5 ‘INGs’ to do in May

With May just around the corner, we have some jobs for you to be looking at getting stuck in with next month to get your garden looking great and ready for summer.

So take a look at the 5 INGs you should be doing in May!



Now we’ve had the last frost and you’ve had time to see if there is any dead, damaged, or diseased growth, it’s time to get pruning! Cut back any branches or flowers that don’t look healthy because now is the perfect time for them to grow back healthier.

Woman fertilizing plant in soil against blurred background, closeup with space for text. Gardening time


You may have done a lot of planting out in April, or maybe you did some late March containers. Now is a great time to give them an extra boost with a good, suitable feed for their needs. Your compost will be feeding and nourishing them constantly but there’s no harm to give your beds, borders, containers, and baskets a little spring feed.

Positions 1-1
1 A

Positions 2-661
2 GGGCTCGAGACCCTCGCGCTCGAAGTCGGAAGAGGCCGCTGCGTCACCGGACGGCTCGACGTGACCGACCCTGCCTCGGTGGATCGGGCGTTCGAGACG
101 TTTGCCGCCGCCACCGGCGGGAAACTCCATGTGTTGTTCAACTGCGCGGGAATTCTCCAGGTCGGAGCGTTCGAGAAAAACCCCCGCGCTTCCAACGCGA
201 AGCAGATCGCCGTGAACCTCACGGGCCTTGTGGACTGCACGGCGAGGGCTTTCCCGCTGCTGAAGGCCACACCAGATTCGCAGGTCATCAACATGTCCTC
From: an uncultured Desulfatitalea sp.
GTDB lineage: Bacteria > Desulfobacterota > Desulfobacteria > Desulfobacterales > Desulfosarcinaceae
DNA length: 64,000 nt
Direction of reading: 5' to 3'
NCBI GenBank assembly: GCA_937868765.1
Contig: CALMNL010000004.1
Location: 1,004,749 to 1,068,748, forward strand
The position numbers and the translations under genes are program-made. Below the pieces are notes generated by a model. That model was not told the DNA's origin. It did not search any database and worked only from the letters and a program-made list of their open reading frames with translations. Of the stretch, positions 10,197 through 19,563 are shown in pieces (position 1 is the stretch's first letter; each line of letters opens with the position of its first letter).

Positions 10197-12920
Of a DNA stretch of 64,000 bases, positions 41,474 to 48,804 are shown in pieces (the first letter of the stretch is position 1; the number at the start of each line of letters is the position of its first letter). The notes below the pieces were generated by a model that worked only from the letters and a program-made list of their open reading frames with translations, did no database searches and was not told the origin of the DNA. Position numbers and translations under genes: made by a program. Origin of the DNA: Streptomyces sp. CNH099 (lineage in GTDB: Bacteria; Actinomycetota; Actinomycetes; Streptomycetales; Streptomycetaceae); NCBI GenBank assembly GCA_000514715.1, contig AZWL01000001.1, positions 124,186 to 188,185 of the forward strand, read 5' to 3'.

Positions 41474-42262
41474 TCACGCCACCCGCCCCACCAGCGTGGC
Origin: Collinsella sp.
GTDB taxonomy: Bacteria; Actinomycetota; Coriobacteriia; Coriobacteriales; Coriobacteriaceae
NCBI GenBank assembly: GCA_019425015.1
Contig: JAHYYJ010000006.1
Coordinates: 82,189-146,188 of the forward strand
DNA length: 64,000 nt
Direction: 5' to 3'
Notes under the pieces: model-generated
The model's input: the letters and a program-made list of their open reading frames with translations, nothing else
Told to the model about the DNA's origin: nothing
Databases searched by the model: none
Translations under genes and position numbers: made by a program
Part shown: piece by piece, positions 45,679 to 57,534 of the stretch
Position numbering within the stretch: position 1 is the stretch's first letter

Photo of gloved woman hand holding weed and tool removing it from soil


As the weather warms up you may start to see notorious weeds springing to life. On a dry day run a hoe over your beds and between your rows to kill any weed seedling. Once at the surface, the seeds will dry out and die rather than re-rooting within the moist soil. Adding a layer of mulch or bark chippings can be used as a weed barrier to suppress any unwanted growth.

Mowing or cutting the long grass with a green lawn mower in the summer sun


This is the perfect time to mow your lawn and give it a bit of TLC. Check to see if there are any bare or discoloured patches that may need re-seeding or check for weeds and moss. If there is some moss growth, that can be scarified using a lightweight spring tine rake. Remember to not over mow or cut grass too low! Once a week is enough to keep your grass in good condition.

close-up of growing green onion in the vegetable garden


If you’re looking to start the growing process fully outdoors for some of your veg, now is the time. Crops like potatoes thrive in the warmer months when the temperature is unlikely to fall below 7 degrees. Tomatoes and beetroot are heat loving plants, so will do great in the warmer months.

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